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Member states to receive recommendations on key priorities for education


Under the European Semester the European Commission has selected 14 member states that are to receive country-specific recommendations, to address key education challenges and build reform in their respective education systems.

Countries selected include: Austria, Belgium, Bulgaria, Czech Republic, Denmark, Estonia, Germany, Hungary, Lithuania, Poland, Portugal, Romania, Slovakia, Spain.

The education reforms currently being introduced are particularly designed to:

  • Tackle early school leaving, a key education 2020 target, and improve basic skills.
  • Improve relevance and quality of the vocational system.
  • Effectively facilitate a transition to a knowledge-intensive and service oriented economy.
  • Decrease skills mismatches as well as shortages of human capacity in particular occupations. Also allowing for more flexibility in available learning paths.
  • Shape inclusive education, particularly looking to young people from disadvantaged backgrounds
  • Promote University-business sector cooperation

Many of the proposed areas are designed to bridge Educational inequalities linked to socio-economic background, that are amongst the highest in the EU.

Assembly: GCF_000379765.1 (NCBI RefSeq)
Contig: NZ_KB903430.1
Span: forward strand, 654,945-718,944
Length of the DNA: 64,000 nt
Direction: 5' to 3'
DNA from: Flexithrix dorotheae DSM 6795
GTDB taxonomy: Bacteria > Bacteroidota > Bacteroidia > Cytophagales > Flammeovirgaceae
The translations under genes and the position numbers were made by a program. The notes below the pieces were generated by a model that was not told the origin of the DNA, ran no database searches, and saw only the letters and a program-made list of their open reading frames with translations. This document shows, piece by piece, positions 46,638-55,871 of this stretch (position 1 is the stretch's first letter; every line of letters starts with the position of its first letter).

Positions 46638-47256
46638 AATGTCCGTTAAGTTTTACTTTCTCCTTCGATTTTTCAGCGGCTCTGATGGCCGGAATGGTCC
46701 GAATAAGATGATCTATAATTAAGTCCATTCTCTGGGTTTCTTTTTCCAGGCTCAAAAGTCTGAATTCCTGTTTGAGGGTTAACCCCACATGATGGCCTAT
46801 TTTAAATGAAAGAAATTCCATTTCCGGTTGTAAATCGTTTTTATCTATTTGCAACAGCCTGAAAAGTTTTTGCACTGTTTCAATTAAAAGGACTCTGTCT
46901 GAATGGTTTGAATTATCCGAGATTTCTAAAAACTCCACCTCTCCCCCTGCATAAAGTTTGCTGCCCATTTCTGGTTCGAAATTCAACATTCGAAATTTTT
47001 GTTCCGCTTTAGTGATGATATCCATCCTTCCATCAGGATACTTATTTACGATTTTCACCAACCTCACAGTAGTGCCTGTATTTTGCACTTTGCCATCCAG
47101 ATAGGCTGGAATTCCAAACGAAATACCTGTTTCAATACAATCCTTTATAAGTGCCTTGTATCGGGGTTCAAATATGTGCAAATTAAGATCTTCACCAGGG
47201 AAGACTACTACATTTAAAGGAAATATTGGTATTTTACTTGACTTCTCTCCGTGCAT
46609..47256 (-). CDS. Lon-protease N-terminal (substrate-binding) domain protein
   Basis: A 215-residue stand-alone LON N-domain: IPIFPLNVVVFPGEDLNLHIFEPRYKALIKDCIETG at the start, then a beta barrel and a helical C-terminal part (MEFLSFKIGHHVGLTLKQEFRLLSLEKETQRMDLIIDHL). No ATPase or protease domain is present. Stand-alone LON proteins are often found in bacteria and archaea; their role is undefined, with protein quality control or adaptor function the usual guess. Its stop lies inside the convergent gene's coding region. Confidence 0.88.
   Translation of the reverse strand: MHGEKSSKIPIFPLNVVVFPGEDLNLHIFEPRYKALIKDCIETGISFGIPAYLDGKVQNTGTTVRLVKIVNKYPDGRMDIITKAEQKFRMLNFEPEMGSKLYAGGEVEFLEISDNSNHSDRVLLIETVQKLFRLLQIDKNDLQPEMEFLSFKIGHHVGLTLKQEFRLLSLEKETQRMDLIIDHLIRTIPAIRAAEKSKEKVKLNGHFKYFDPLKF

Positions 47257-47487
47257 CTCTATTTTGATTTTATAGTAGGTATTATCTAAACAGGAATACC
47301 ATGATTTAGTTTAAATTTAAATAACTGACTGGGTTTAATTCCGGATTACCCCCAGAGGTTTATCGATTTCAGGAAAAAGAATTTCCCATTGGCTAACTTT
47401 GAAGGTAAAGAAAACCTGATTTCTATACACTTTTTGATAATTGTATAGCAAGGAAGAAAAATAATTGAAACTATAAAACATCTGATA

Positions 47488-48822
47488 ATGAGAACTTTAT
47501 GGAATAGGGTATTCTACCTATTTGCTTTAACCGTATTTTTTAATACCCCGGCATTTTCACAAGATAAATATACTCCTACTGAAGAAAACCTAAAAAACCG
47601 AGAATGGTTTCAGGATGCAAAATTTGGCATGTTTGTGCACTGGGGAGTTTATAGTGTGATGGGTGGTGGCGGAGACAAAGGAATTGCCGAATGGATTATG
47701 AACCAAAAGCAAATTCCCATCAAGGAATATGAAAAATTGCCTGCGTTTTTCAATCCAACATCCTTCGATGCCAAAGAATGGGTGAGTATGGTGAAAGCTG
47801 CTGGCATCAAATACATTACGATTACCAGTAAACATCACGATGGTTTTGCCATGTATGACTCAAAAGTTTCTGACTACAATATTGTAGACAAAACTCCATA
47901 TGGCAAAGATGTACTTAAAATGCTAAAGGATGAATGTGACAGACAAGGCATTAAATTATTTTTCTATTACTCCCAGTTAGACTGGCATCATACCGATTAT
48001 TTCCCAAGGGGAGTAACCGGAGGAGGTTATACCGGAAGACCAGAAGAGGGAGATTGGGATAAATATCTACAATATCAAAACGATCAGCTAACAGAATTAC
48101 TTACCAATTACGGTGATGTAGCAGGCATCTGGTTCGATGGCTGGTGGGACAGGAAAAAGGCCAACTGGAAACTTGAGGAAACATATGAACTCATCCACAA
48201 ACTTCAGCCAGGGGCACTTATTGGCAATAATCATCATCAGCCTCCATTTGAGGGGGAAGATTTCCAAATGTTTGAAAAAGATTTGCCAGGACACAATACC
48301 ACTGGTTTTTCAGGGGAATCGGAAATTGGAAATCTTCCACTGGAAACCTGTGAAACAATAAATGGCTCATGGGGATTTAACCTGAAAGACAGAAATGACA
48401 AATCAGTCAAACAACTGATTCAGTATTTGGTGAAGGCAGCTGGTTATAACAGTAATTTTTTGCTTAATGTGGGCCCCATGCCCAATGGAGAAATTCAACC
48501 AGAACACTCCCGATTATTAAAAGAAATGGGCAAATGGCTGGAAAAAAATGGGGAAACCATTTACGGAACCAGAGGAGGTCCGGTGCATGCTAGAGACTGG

Belgium thus is to progress its education and vocational training reforms and provide training support particularly for people from migrant communities. Austria faces similar recommendations with high drop out rates of foreign- born pupils and Inter-generational mobility in education being amongst the lowest of all OECD countries. Denmark faces a challenge in the employability of young people from non-EU backgrounds. Germany is encouraged to continue investment in education, research and innovation to preserve competitiveness, investments having fallen short of the national target of 10 % of the GDP. Poland is recommended to increase transversal skills, improve the standing of higher education and science that affects quality provision, as well as increasing internationalisation efforts in terms of incoming students and scientific collaboration. Romania’s tertiary attainment rate is increasing, but quality and labour market relevance are lacking behind, obstacles to accessing education faced by Roma and disadvantaged young people, particularity in rural areas, should be reduced.   

The Commission’s proposals will be deliberated in June by the respective national governments, with the Council expected to adopt the final country-specific recommendations in July.

European Commission Semester Page – including all country-specific recommendations